Mario Bazán said that showing his clients results is what he enjoys best about owning his own business.
Bazán is founder and owner of Bazán Vineyard Management and Mario Bazán Cellars.
“When they hire me, they put trust in me,” he said of his clients. “And I treat their business like my own.”
1. How did you get into this business?
I have been working in the wine industry since I came to Napa in 1973. I worked for Vyborny Vineyard Management for five years. Then, I went to work for Robert Mondavi from 1979 to 1995; at the end of my time there I was the supervisor of To Kalon and Opus One vineyards. While I was in Mondavi, I started thinking (about starting) my own vineyard management business. (In) 1998, after three years working for Stag’s Leap Wine Cellars, Bazán Vineyard Management came to life. In 2005, my wife, Gloria, and I founded Mario Bazán Cellars. We started making only 250 cases of Mario Bazán Napa Valley cabernet sauvignon, and we (have) grown to 900 cases that includes a Napa Valley cabernet sauvignon and sauvignon blanc, and a sister label: RAMA.
2. What is the biggest challenge your business has faced?
To learn to manage my own business, I knew how to do the job, but not how to be a businessman. I went to Napa Adult School for three years at night. Then I started going to Napa Valley College.
3. What’s on your to-do list?
Look for ways to expand our brand representation to other states in the USA.
4. Who do you most admire in the business world?
Mr. Robert Mondavi.
5. What’s your advice to someone who wants to get into your industry?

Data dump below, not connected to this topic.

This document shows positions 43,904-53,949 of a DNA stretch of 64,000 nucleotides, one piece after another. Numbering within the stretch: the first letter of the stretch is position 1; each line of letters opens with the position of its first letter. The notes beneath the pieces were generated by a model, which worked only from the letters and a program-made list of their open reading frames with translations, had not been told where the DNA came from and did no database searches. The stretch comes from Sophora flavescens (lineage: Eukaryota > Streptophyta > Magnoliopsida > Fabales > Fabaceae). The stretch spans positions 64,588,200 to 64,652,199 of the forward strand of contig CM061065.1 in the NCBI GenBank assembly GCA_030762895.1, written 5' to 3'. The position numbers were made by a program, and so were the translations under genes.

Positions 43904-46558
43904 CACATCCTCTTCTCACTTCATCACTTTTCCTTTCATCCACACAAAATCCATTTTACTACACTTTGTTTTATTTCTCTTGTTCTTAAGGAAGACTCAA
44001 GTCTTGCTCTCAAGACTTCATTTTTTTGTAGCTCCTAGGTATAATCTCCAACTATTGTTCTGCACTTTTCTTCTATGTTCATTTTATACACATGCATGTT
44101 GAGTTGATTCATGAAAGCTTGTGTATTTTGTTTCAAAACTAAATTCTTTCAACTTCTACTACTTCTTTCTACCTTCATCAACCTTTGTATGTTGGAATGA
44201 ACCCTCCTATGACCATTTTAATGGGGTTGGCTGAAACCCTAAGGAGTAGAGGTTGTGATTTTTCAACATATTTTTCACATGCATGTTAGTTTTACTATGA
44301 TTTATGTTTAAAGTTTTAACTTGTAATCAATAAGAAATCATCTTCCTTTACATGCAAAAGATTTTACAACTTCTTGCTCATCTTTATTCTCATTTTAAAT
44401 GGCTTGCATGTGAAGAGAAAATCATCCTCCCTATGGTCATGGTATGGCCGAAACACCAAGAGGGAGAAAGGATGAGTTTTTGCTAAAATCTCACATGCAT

First, you need to do research. It is a competitive world. You have to work very hard. Be honest with your clients. Don’t try to cut corners.
6. What’s something people might be surprised to know about you?
I was a barefoot boy from a little town in Oaxaca, Mexico, who only went to sixth grade.
7. What job would you like to try/not try?
Try: Community leader.
Not try: Politician.
You have free articles remaining.
8. What was your first job?
I worked at a wholesale grocery store in Mexico City from 1968 to 1973.
9. What was your childhood ambition?
I wanted to be a mariachi, which was my dream because somebody left a guitar behind at home.
10. If you could be anywhere right now, where would you be?
I’m very happy here. I don’t think I want to be anywhere else.
Bonus questions for the Web:
Which three people would you most like to have dinner with?
— With my grandfather, Fidel Martinez.
— With my wife, Gloria Bazan.
— With my friend, Dave Gaw.
If you could change one thing about your business, what would it be?
I wish we were better informed about all the small winery challenges before (we) jumped into that side of the industry, (and) had made … better decisions at the beginning.
What is one thing you hope to accomplish in your lifetime that you haven’t yet?
Go to college to be a better communicator.
What’s the worst job you ever had?
I haven’t had a bad job, or a job that I have not enjoyed.